Freeze Drying Herbs:

  • The simplest way that I know to freeze dry herbs is to put the whole plant in a brown paper bag and leave it undisturbed in the freezer. Don’t squeeze the bags together and/or pile anything else on top.
  • Once the herbs are dried, crumble the leaves. Store in a covered container in a cool dry cupboard.
  • I like to vacuum seal herbs in small packets as I find they will keep for years that way.
  • When herbs are freeze dried, they retain much more of their color.

Herbs Suited to Freeze Drying:

  • Any type of Basil
  • Savoury
  • Chervil
  • Lemon Balm
  • Dill
  • Chives
  • Garlic Greens ( makes a nice substitute for chives in recipes
  • Ambrosia
  • German Chamomile
  • Rosemary
  • Sage

Freezing Herbs in Oil

Any type of pesto freezes really well. I do find that it keeps better flavour if the parmesan is not mixed in before freezing as the cheese loses some of its tang over time in the freezer.

As a sidebar note to that … where pinenuts have really climbed in price over the past couple of years, I have been experimenting with substituting other nuts. So far, cashews seem to be about the best;

I use small dollar store containers to freeze my pesto for convenient storage. It only takes putting pesto in freezer bags once to decide that.

If you were only making up a small batch, ice cube trays could be used to freeze the processed herb into single use sizes.

Frozen pesto keeps well all winter without losing flavour.

Dill and cilantro can be processed using any pesto recipe, without the garlic. Unless you use it everyday, one large batch will suffice for the winter.

Stronger tasting herbs, such as sage, take on a bitter taste when frozen in oil.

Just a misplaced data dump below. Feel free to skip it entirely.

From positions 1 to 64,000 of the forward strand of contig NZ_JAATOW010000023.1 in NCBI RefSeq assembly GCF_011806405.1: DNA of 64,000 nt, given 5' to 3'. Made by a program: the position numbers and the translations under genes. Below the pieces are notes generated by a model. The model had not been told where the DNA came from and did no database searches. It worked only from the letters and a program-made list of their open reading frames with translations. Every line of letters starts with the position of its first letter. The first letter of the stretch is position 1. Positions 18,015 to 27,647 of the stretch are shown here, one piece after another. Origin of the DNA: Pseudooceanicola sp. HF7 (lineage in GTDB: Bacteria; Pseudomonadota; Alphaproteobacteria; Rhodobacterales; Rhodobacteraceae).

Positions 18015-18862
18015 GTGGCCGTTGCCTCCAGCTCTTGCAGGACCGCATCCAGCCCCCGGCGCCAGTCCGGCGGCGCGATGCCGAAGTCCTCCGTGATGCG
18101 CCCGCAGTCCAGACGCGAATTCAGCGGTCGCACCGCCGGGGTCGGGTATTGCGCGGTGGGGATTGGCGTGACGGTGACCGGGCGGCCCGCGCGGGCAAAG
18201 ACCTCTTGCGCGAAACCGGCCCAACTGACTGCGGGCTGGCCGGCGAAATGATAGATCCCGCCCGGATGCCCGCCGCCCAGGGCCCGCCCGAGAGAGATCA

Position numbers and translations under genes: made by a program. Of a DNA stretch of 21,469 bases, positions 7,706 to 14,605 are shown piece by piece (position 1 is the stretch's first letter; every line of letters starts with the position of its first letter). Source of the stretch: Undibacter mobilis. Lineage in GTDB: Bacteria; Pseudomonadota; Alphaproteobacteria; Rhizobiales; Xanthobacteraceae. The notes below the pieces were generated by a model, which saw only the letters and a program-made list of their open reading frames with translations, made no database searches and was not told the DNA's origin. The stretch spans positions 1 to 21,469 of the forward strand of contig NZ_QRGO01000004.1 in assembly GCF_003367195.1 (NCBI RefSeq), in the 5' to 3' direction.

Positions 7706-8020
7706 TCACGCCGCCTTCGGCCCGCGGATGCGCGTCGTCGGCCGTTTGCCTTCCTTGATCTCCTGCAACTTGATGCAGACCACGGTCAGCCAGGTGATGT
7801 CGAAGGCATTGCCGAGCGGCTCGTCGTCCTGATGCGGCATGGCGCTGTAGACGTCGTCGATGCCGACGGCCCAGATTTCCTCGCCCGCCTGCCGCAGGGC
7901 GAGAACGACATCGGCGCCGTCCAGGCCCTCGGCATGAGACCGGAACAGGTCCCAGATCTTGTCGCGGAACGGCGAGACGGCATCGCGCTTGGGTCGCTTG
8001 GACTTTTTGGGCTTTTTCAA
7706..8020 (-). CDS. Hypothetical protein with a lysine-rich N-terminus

Any of your favourite scented herbs can be pureed with the oil of your choice and frozen for midwinter projects.

I never freeze medicinal herbs in oil. Maybe it can be done, but I have never found any sources to verify the effectiveness after being processed like this.
How to Freeze Vegetables

Pick the ripe, tender vegetables. Leave the almost ripe ones for the next picking.

Wash and clean the vegetable in mild soapy water. I just use any gentle dish soap. Why? More people get e-coli from vegetables and fruit than from meat.

Trim the vegetables (saving the scraps of course for your composter)

Cut or break into desired sizes. Although I like the look of whole green and yellow beans, I cut them into inch long lengths because it takes less room in the freezer. Thats the same reason i break the broccoli and cauliflower into smaller florets.

Place a large pan of lightly salted water on stove to boil. When water comes to a full boil, drop a collander of vegetables in. Stir to make sure all vegetables are exposed. Run a sink of cold water. Add ice to the sink if you have it.

In most cases, you would only leave the vegetables in for less than two minutes. I always pull them out as soon as the color starts to bloom, or get more vibrant.

Larger vegetables, like whole tomatoes, can take longer. I always leave tomatoes in until the skin pulls away easily.

Remove from heat and dip in cold water until chilled. Place empty colander in other side of the sink.

When vegetables are cold, drain in colander for five minutes. Pack in freezer bags.

Although there are fancy systems out there, I just use a straw when i am packaging to pull out any excess air because I want to work quickly to minimize nutritional loss.

Place bags of vegetables on baking trays and place in freezer.

After the vegetables are frozen, remove the baking trays and pack in neat order.

Helpful Hint

When there is a bountiful tomato harvest, it is possible to conserve freezer space by making tomato puree instead of simply freezing the whole tomatoes.